I also suspect that this museum would fly under the radar of most vandals.

    That said, I have to agree with Tre. Calling a section of Del Martin and Phyllis Lyon “Textiles” and showing their pant suits seems irrelevant. Showing photos, pamphlets, and other information from the 50s and the founding of Daughters of Bilitis would be more informative and stimulating, though perhaps the museum also contains such things. Still, “Textiles”? Odd.

  4. says

    As one of the curators for the new GLBT History Museum, I’d encourage folks to click on the link Andy has kindly supplied to my album on Facebook (accessible even if you don’t have a Facebook account). You’ll find 50-plus photos of the museum that help clarify the focus of the two exhibitions.

    The front gallery offers an overview of the range, depth and kinds of material the GLBT Historical Society has collected during its 25-year history. That’s the gallery where the sections are arranged by type — periodicals, ephemera, photographs, textiles and so on — with each represented by a few examples from the collection. The objective –clearly stated in the introductory text and the panels for the individual sections — is to give visitors a snapshot of how the archives work, why they’re important for LGBT people and what’s distinctive about the Historical Society.

    The exhibition in the main gallery, “Our Vast Queer Past: Celebrating GLBT History,” offers what a couple of the commenters are asking for: a look at more than 20 key themes from the history of LGBT people, drawing on the extensive archives of the Historical Society. The stories are often surprising and in many cases quite moving. It even includes a section on Del Martin and Phyllis Lyon as Paul R. requests, looking not only at their cofounding of the Daughters of Bilitis, but also at their subsequent half-century of activism on behalf of a range of progressive causes.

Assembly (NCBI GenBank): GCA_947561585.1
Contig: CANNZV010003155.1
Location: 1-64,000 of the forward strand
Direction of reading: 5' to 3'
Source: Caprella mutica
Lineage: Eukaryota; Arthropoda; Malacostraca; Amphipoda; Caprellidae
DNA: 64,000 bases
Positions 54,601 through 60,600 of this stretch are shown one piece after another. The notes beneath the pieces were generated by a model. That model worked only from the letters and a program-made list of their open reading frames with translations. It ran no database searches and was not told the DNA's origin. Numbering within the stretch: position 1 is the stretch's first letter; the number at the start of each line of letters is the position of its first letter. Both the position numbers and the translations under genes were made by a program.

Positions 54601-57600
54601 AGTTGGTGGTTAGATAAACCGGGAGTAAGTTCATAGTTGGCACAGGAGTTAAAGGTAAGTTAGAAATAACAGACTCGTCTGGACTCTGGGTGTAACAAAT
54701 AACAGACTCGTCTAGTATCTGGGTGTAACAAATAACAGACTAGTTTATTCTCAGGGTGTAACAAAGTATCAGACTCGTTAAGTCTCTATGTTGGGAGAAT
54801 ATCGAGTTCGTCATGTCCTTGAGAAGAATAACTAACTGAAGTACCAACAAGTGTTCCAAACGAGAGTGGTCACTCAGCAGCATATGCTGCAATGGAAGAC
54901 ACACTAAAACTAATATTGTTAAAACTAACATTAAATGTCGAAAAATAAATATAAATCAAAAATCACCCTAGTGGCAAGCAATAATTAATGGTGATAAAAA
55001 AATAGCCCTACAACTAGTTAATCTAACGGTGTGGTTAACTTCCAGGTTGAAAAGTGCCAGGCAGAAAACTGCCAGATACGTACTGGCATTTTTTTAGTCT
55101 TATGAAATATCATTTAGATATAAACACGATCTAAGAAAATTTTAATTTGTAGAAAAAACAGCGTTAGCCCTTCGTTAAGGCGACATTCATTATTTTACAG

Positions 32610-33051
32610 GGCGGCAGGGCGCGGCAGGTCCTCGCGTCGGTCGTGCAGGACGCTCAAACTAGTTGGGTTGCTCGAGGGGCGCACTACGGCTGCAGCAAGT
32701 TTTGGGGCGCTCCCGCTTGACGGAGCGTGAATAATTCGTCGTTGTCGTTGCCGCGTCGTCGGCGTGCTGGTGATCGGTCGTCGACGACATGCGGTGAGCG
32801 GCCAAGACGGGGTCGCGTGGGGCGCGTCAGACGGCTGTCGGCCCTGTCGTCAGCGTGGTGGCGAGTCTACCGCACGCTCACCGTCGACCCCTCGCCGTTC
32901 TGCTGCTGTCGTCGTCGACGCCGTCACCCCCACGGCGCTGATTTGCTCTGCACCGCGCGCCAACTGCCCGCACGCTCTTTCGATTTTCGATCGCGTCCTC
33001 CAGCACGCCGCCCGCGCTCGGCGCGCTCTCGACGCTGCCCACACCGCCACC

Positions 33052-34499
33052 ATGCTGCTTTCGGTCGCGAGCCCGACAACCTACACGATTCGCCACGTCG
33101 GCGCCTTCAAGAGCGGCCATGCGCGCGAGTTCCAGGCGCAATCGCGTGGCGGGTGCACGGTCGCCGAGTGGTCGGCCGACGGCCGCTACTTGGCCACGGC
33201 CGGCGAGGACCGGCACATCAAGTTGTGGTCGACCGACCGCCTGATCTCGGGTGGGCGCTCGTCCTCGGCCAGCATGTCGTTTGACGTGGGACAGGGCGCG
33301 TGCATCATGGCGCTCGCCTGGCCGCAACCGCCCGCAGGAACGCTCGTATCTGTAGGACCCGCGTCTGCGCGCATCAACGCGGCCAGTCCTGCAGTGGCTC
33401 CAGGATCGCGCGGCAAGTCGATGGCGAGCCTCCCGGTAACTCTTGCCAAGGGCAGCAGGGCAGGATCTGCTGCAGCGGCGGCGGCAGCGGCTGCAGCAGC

If you live in Northern California — or will be visiting San Francisco at any point — we invite you to pay a visit to the museum. The front gallery exhibition will be open through May, and the main gallery exhibition will be open through the end of the year. After that, we’ll be mounting new exhibitions. If you would like to learn more about how you can support the new museum, please visit

  5. Chris stevenson says

    I went to the museum yesterday and it is indeed a great and moving collection. I love the fact that it includes the kind of ephemera (like the matchbooks and posters for gay events) that have defined our community as much as the political. I’m looking forward to the collection of oral histories (not yet installed) that will give some more perspective on our history, and to what I’m sure will be an interesting rotation of displays.

  6. says

    I am glad to say, that next month I will be featured for an up coming Documentary about my photography, and the stories behind them during the 1960s and 70’s in San Francisco. I have tried unsuccessfully to get the attention of the S.F. Gay History Museum, regarding my collection of images and memorabilia. When it is time to find a repository… I WILL NOT CONSIDER THEM AT ALL, based on my unanswered emails and phone calls over too long a period of time.